Soils provide ecosystem services and need to be managed sustainably. The Global Soil Partnership (GSP) has been initiated by the FAO to support and facilitate the development and implementation of global and regional Soil Information Systems through the establishment of Regional Soil Partnerships. The enhanced regional soil information will be used to update 1) the Harmonised World Soil Database (HWSD) and 2) complete the World Soil and Terrain databases (SOTER) and 3) produce Soil Property maps according to GlobalSoilMap.net specifications. The aim of thes initiative is to gradually enhance the quantity and quality of world soil information at various resolutions.
ISRIC – World Soil Information is an active partner in the GSP. In that capacity, it provides training during regional workshops, organized under the auspices of FAO/GSP, to support the compilation of harmonised soil databases, drawing on available legacy data. The first workshop was held in Cali, Colombia for the Latin America Soil Partnership (FAO/CIAT 9-13 July 2012) attended by over 30 participants. ISRIC staff also contributed to the training in Amman for the Middle East and North Africa Soil Partnership (FAO/Ministry of Agriculture of Jordan; 13-17 January 2013; 14 participants) on for the Middle East and North Africa Soil Partnership (FAO/Ministry of Agriculture of Jordan). Through these workshops, the GSP supports the development of the “Sistema de Información de Suelos de Latinoamerica Phase I and II (SISLAC)” and the “Middle East Soil Information System Phase I (MENSIS)”. The trainings focused on two subjects: 1) the compilation and standardisation of legacy soil data (both soil profiles and soil map units), and 2) the harmonisation of legacy data according to a common international classification.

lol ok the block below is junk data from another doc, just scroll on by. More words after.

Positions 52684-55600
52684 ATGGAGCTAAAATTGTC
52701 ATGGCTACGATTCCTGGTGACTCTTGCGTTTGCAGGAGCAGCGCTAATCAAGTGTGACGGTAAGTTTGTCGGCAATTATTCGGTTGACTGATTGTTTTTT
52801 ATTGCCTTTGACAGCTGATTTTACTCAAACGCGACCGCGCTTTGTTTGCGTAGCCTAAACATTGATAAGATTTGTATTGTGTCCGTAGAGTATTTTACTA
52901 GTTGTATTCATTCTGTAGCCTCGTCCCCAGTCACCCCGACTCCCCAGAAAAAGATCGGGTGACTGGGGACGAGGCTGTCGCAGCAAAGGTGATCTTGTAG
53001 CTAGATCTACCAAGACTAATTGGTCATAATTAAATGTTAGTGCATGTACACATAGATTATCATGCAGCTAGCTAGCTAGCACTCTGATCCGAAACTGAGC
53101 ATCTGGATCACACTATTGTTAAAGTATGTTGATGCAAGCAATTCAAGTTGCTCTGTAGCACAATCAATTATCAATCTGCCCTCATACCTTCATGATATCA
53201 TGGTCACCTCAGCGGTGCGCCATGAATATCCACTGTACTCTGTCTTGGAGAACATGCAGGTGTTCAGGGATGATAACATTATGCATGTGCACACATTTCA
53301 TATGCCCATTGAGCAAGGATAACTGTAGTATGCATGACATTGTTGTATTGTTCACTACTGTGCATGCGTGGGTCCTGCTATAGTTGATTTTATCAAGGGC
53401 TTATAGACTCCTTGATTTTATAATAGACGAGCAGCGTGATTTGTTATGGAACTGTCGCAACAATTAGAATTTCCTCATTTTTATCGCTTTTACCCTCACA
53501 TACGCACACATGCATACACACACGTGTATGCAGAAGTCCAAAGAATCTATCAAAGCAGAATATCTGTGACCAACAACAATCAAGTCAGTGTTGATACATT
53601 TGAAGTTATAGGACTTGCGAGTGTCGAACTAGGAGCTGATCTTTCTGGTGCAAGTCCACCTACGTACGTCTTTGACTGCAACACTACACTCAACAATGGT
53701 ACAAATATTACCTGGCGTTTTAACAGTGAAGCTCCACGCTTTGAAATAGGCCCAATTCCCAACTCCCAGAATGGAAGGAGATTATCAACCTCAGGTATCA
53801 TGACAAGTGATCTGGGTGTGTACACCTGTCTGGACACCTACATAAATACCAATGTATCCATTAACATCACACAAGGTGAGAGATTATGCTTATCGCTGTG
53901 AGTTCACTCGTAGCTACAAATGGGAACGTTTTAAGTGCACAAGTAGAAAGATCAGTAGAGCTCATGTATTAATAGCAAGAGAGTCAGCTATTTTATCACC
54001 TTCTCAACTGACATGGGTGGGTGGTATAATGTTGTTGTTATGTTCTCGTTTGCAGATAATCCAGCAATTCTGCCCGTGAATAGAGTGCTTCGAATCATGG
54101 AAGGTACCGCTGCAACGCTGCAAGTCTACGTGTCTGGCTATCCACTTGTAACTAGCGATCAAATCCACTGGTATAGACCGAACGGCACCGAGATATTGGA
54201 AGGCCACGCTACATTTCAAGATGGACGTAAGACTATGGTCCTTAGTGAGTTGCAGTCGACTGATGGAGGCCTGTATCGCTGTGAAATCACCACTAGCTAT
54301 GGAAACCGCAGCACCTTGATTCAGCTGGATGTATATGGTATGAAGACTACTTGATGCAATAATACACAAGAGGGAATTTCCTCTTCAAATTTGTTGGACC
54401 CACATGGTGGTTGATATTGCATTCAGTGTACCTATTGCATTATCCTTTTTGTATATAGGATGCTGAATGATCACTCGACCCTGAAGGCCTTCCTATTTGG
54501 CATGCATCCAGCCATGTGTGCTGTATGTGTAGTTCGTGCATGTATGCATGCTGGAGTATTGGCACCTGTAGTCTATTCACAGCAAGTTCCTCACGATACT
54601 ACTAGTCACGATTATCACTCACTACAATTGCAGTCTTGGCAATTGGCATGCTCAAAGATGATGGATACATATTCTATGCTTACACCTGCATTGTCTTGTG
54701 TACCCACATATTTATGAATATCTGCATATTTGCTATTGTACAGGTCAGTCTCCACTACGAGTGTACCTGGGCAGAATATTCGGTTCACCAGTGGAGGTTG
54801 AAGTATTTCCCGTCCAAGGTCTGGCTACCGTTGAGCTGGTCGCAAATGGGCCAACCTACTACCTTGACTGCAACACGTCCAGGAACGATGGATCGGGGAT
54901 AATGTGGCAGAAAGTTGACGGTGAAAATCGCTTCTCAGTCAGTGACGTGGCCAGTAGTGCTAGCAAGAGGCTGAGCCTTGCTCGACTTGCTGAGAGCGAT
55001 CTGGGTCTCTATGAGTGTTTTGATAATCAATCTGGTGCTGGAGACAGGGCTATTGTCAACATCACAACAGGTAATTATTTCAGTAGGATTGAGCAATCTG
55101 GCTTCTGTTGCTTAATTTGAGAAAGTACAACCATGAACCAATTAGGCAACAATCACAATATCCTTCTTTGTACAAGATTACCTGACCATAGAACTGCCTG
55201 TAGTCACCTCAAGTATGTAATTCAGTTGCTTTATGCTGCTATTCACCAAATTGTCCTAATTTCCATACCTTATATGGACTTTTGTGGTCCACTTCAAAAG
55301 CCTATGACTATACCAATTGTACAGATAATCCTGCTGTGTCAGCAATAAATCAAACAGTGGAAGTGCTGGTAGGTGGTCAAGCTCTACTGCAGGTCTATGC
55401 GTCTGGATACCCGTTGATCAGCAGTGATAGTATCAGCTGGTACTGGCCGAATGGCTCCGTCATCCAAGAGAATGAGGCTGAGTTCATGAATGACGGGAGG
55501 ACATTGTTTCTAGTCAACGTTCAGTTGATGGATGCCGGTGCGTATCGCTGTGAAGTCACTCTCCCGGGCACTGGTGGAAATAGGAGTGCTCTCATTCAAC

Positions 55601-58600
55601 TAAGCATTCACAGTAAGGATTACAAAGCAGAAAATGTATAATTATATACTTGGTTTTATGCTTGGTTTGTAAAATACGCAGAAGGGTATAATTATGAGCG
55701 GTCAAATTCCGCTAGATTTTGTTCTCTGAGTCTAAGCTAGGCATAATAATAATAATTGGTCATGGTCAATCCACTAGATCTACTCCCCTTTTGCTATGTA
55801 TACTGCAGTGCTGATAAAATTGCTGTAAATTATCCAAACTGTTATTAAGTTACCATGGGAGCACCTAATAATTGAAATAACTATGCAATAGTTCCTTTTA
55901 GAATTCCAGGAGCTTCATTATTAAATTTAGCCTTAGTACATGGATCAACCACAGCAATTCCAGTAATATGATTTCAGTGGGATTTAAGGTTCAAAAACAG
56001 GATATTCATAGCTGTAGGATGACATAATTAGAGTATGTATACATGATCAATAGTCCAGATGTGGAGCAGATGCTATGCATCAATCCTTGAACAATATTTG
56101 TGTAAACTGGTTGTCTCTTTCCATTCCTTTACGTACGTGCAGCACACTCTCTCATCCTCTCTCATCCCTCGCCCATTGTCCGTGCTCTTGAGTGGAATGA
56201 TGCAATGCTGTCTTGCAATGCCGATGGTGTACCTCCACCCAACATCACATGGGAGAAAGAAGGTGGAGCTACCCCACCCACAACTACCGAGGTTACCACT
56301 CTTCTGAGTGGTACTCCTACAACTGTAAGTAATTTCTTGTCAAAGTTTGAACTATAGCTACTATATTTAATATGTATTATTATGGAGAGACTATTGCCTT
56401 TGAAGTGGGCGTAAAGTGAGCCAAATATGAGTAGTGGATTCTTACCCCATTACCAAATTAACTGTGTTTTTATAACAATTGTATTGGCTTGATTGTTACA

Legacy soil data baseline (click to view larer picture)
The sessions considered 4 major steps of data compilation: 1) entry of original data, specifying lineage and feature, attribute, method, value and the value domain/unit, 2) data standardisation according to eSOTER, 3) data collation into a SOTER-derived data model (PDF) and 4) data quality control and harmonisation according to WRB - 2010. Training materials were prepared at ISRIC by compiling legacy soil data from source databases (SOTER and WISE3) as well as on-line source reports and maps. The resulting soil database, with 2565 profiles for SISLAC and 850 profiles for MENSIS, will serve as the starting point for developing the regional soil information systems.